27 U.S.F. L. Rev. 779 (1992-1993)
The Single Transferable Vote: An Alternative Remedy for Minority Vote Dilution

handle is hein.journals/usflr27 and id is 791 raw text is: The Single Transferable Vote: An
Alternative Remedy for Minority Vote
Dilution
By RICHARD L. ENGSTROM*
THE AMERICAN EXPERIENCE with election systems has been seri-
ously constrained by a narrow notion of how voters should be allowed
to express, through their ballots, their preferences among candidates.
With rare exception, American voters in this country are permitted to
cast as many votes as there are unfilled positions in any particular elec-
tion contest. However, they are restricted to casting only a single vote in
any given contest, without their vote designating any intensity or order of
preference among the candidates. This notion, which most Americans
accept uncritically, is far from a requisite for democratic elections. In-
deed, it is not the way the franchise is operated in most democratic
countries. I
The concept of casting a single vote per election contest has shaped
the framework for debate in the United States concerning the best way to
structure electoral competitions. As a consequence, electoral reform de-
bates have been confined to a very restricted range of election system
alternatives.2 These debates have focused on a very restricted range of
*  David Bruce Fellow, The David Bruce Centre for American Studies, University of
Keele, England, 1993. Research Professor of Political Science, University of New Orleans;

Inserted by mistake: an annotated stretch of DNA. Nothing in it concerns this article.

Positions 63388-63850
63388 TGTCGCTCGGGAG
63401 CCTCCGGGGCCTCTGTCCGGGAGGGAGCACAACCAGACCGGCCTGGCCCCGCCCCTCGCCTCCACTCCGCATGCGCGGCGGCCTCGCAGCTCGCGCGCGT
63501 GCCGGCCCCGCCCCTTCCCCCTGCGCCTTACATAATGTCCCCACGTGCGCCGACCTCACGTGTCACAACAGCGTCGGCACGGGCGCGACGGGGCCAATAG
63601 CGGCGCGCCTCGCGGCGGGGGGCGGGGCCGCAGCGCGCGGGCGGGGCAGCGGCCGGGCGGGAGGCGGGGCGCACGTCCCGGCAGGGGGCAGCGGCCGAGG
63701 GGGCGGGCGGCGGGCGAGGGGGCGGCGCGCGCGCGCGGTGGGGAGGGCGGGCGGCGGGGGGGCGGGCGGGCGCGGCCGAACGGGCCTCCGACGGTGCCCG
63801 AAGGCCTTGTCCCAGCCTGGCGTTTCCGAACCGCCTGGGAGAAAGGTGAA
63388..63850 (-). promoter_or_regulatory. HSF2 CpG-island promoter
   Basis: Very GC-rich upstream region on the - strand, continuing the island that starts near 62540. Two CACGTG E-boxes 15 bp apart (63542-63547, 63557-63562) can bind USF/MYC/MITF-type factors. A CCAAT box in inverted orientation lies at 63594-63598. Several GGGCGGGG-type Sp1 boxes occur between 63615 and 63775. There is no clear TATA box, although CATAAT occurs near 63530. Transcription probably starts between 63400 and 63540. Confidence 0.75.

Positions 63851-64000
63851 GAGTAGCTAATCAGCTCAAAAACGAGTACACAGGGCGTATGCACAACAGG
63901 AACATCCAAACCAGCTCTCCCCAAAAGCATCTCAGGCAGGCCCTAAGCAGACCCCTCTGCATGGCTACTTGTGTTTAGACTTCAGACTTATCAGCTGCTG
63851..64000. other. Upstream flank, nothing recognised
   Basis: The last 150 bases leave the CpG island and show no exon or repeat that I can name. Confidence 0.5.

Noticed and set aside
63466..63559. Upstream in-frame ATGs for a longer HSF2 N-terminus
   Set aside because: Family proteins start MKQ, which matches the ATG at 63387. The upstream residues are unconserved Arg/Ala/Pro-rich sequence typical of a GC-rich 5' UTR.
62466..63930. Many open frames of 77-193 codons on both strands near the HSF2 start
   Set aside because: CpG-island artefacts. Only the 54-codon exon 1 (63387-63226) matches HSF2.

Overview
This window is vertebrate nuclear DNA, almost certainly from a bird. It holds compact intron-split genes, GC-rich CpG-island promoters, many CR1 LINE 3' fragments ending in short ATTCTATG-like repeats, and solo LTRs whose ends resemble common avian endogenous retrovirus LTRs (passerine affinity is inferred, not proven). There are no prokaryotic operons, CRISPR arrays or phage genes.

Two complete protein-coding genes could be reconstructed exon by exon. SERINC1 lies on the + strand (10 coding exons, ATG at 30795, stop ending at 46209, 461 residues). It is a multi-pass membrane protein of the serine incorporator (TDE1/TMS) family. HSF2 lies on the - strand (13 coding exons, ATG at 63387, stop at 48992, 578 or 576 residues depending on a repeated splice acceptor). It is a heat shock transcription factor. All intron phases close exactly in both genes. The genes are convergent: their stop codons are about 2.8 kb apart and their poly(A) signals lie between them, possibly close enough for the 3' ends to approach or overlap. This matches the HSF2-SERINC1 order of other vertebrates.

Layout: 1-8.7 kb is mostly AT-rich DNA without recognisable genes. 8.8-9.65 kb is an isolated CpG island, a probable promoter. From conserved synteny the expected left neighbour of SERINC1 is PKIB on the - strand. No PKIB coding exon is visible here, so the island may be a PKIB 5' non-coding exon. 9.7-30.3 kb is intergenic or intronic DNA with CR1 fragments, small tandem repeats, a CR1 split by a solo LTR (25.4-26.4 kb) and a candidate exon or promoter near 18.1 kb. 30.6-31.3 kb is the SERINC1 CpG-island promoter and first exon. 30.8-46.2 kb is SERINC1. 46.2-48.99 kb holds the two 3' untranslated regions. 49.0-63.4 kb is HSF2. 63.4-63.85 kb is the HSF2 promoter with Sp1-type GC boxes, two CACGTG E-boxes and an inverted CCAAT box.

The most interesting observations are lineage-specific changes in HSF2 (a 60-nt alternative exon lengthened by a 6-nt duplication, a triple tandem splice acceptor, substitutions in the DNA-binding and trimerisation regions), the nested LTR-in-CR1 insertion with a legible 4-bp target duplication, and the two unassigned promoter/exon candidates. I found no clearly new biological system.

A.B., Hope College, 1968; M.A., 1969, Ph.D., 1971, University of Kentucky. The author
wishes to express his appreciation to Marcie A. Marty for her assistance with the analysis of
the Cincinnati elections reported in this article.
I. See generally REIN TAAGEPERA & MATTHEW S. SHUGART, SEATS AND VOTES:
THE EFFECTS AND DETERMINANTS OF ELECTORAL SYSTEMS (1989); ELECTORAL LAWS AND
THEIR POLITICAL CONSEQUENCES (Bernard Grofman & Arend Lijphart eds., 1986); DEMOC-
RACY AND ELECTIONS: ELECTORAL SYSTEMS AND THEIR POLITICAL CONSEQUENCES
(Vernon Bogdanor & David Butler eds., 1983).
2. Dominating these debates are issues like whether elections should be held in single-
member or multi-member (usually at-large) districts, and whether the winning candidate or
candidates should be determined by a simple plurality rule or by some minimum vote criterion.
Other subsidiary issues that are also considered include: whether districts should be required
to satisfy a particular population equality constraint and some standard of compactness, or
whether voting in multi-seat elections should be for separate places or posts, and perhaps
whether these places should be associated with geographical residency requirements for
candidates.

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